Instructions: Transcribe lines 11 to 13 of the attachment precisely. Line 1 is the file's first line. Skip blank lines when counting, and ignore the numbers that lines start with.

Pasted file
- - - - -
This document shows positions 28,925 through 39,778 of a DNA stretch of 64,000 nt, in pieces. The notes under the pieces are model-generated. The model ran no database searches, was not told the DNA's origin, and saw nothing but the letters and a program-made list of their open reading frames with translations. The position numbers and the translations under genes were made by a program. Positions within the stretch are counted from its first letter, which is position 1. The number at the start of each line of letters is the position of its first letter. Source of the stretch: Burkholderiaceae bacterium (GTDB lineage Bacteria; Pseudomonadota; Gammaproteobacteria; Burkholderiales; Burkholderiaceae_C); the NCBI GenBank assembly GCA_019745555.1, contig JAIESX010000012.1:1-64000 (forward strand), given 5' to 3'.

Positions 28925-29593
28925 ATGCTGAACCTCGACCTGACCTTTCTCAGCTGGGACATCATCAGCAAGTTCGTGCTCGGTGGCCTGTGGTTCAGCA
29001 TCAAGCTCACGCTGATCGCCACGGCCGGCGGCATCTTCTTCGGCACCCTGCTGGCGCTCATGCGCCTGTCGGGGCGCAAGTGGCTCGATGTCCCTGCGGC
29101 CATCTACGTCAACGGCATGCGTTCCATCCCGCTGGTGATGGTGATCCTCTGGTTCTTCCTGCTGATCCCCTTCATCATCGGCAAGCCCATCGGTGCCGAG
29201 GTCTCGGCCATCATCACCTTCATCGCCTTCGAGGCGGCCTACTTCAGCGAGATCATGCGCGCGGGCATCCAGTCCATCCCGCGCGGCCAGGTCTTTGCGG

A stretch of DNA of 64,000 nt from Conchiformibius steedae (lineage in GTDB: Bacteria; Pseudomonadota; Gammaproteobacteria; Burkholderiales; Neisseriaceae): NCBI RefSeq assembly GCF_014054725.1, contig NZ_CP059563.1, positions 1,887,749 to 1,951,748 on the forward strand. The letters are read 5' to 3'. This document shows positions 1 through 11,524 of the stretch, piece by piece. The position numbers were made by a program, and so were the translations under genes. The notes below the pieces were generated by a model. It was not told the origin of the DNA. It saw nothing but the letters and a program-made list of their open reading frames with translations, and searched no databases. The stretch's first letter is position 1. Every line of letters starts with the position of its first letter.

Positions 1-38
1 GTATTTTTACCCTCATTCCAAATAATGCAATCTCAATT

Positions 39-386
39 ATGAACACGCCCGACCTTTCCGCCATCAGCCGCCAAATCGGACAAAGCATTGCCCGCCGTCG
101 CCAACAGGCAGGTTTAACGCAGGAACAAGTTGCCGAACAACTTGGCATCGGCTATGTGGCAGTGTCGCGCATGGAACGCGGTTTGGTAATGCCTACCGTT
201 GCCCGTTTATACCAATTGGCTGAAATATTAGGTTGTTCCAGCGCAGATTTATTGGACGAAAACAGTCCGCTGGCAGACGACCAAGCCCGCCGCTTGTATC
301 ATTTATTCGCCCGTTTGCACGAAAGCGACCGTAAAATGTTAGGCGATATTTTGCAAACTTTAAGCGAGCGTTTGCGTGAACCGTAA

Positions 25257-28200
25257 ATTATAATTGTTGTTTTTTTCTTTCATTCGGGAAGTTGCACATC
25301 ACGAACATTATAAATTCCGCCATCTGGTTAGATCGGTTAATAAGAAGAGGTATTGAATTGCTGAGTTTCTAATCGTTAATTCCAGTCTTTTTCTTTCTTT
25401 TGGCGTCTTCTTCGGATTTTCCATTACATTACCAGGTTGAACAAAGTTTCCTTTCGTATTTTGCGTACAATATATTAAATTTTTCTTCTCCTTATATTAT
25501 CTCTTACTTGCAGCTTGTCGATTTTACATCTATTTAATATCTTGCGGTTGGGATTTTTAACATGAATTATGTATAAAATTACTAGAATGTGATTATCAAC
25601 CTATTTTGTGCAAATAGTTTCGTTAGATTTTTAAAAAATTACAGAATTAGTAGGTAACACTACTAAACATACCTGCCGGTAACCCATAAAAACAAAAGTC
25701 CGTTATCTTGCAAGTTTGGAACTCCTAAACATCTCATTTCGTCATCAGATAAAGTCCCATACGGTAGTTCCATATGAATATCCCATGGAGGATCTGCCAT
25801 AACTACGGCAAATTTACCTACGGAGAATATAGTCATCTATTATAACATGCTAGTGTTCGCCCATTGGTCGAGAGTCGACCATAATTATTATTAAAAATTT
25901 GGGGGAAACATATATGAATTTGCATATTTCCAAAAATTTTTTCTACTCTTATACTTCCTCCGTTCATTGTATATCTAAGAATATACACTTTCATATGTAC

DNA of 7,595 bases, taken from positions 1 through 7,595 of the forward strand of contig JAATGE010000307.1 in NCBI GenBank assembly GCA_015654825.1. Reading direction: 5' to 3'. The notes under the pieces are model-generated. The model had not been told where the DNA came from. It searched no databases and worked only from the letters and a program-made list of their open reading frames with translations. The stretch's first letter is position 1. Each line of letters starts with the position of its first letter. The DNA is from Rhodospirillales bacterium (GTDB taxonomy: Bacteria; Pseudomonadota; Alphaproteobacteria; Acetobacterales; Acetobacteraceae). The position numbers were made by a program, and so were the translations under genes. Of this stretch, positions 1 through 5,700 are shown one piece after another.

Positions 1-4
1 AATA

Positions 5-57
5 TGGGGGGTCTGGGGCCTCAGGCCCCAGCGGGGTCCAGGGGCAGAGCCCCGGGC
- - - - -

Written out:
39 ATGAACACGCCCGACCTTTCCGCCATCAGCCGCCAAATCGGACAAAGCATTGCCCGCCGTCG
101 CCAACAGGCAGGTTTAACGCAGGAACAAGTTGCCGAACAACTTGGCATCGGCTATGTGGCAGTGTCGCGCATGGAACGCGGTTTGGTAATGCCTACCGTT
201 GCCCGTTTATACCAATTGGCTGAAATATTAGGTTGTTCCAGCGCAGATTTATTGGACGAAAACAGTCCGCTGGCAGACGACCAAGCCCGCCGCTTGTATC